"When you know how hard you have been working and grinding, nobody can take that away from you or say that you are a liar and are unprepared," Pena said. "I know how hard I worked. It wasn't that I was crazy for believing in myself, it's just that I know what I did. I knew what it took and I knew I was not going to be denied that night, just like I will not be denied [in the rematch].
"It wasn't so much crazy as it was hard work."
So if Pena doesn't quite have the exact same skill set as Nunes or proven track record, which is a large part of why she remains an underdog, will any potential edge in mental toughness be enough to outlast Nunes in the trenches a second time?
Pena says yes, pointing to the "really big and scary dog" inside of her and that mentality which says, in her own words, "I am literally going to rip your face off if it's the last thing I do." But the odds of the rematch being a much more technical affair, especially if Nunes is able to make Pena chase her while countering from distance, remain strong. Just as strong as an expected Nunes win might be should she be able to keep the fight standing and not risk dumping her gas tank within grappling exchanges.
Again, Pena points to the work she has done in the gym being enough, regardless of how much the 34-year-old Nunes claims she is reborn after such a shocking loss.
"If you are crazy enough and know the work that you have put in, it's easy to say, 'Come one, come all. I'll take you all on at the same time. Who wants some? Come get some,'" Pena said. "I don't care if you weigh 160 pounds or 120 pounds, I will fight if you get in front of me. There is a dog that lives inside of me and I will not be denied. No matter what happens, you are going to remember that you were in a fight with me. Period."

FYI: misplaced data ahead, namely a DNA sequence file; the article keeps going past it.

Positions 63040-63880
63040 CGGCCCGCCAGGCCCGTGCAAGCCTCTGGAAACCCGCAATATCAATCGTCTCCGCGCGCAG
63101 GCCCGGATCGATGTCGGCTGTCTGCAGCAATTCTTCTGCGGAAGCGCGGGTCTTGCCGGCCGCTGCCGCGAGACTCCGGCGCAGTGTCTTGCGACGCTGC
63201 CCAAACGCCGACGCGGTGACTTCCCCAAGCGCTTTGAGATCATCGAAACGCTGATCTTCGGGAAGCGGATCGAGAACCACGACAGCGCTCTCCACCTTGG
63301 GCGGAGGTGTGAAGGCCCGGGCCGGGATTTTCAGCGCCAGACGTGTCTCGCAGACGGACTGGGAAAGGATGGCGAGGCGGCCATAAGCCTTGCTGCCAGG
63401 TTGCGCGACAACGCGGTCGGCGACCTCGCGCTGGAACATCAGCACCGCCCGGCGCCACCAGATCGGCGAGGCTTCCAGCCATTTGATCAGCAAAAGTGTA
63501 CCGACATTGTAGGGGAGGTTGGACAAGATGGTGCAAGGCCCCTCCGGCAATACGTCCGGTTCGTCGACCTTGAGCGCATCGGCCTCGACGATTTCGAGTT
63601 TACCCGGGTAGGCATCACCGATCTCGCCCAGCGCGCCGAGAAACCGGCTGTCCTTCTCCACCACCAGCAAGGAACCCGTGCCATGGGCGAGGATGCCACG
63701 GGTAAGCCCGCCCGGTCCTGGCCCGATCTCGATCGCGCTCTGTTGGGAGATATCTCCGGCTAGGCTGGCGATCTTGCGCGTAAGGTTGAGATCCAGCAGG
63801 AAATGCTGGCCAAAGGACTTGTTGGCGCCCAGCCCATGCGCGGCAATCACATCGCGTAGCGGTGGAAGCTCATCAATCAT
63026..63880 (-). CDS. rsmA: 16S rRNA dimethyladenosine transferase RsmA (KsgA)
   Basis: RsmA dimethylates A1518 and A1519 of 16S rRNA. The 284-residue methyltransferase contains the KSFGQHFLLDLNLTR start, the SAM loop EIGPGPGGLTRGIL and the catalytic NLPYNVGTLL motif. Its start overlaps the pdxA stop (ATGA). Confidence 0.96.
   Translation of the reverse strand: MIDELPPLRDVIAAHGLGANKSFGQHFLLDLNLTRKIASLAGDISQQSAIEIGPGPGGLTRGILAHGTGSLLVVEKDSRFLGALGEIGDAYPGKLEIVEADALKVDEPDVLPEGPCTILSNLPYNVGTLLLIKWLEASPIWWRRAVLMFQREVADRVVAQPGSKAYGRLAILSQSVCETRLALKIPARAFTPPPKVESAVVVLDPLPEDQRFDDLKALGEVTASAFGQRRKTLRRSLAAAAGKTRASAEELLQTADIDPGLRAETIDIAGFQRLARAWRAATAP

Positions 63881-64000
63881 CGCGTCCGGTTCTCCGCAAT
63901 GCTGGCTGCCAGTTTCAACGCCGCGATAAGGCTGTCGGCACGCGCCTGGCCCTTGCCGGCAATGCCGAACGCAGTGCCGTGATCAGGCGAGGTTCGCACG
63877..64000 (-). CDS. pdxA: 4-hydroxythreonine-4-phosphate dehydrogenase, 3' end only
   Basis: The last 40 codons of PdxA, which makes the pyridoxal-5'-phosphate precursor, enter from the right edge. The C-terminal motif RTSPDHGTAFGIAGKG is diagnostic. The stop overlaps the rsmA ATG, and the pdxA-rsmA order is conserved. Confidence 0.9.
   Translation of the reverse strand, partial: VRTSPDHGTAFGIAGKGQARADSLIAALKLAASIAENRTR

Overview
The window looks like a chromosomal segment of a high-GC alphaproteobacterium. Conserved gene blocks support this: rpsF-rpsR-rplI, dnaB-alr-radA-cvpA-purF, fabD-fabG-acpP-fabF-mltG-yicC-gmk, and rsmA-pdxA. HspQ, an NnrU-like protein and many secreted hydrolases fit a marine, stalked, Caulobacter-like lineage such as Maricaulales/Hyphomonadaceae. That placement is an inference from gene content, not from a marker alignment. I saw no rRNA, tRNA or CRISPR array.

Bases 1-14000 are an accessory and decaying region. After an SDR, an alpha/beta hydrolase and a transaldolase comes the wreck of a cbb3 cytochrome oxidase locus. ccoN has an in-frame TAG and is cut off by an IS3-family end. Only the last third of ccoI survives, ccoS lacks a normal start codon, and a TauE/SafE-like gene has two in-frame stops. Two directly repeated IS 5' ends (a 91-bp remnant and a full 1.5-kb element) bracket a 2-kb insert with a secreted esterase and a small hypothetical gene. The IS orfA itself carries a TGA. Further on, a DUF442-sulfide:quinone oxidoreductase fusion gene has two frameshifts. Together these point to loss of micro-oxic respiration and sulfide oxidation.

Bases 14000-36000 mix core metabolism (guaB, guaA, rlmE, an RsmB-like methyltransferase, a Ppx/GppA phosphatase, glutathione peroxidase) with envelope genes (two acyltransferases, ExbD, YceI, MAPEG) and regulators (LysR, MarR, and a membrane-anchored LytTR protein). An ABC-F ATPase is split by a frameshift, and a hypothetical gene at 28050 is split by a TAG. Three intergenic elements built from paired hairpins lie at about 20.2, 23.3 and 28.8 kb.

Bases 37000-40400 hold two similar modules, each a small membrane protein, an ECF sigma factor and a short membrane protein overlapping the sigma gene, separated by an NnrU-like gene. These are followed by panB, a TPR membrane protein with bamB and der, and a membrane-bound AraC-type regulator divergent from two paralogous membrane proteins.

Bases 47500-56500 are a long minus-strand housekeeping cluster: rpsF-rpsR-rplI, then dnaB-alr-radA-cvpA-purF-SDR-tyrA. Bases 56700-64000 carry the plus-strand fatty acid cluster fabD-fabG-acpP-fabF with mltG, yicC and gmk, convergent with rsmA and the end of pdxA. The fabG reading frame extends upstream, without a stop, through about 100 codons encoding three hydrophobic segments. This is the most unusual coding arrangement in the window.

Pena essentially bullied the bully in her victory over Nunes by standing up to huge power shots in Round 2 and walking through them with a series of educated jabs and short left hooks that staggered her exhausted foe and made Nunes weak enough to be finished. And she claims that their time together as TUF coaches only exposed how much of a "diva" Nunes is and how in her head Pena continues to be.
This time it will need to come against a version of Nunes, a native of Brazil, who will have no excuses but to train harder than she ever did before to prevent Pena from finding the ripcord to her parachute.
If the rematch is fought under the terms Nunes typically controls, the odds remain in her favor. But if chaos prevails a second time, it's not as easy as one thinks to count Pena out from pulling off a second straight triumph of the human spirit while proving just how dangerous the power of self-belief, when it's paired with peak cardio, can sometimes be.
"I think that I lit a gas can of fire right underneath her behind and she is going to be more focused than she has ever been," Pena said. "I think she's going to be the best Amanda that she has ever been. That's funny because that's what she said she was going to do the first time.
"Do you think that when you beat the GOAT that you become the goat slayer? I might be the goatslayer. I beat Amanda and I'm going to beat Amanda again. If they want to put me in the GOAT conversation, that's fine but that's not a cap that I want to wear. That's not a hat that I feel like suits me because it puts so much added pressure that I don't want. Just call me Julianna Pena, instead, and know me as one of the best female fighters in the world."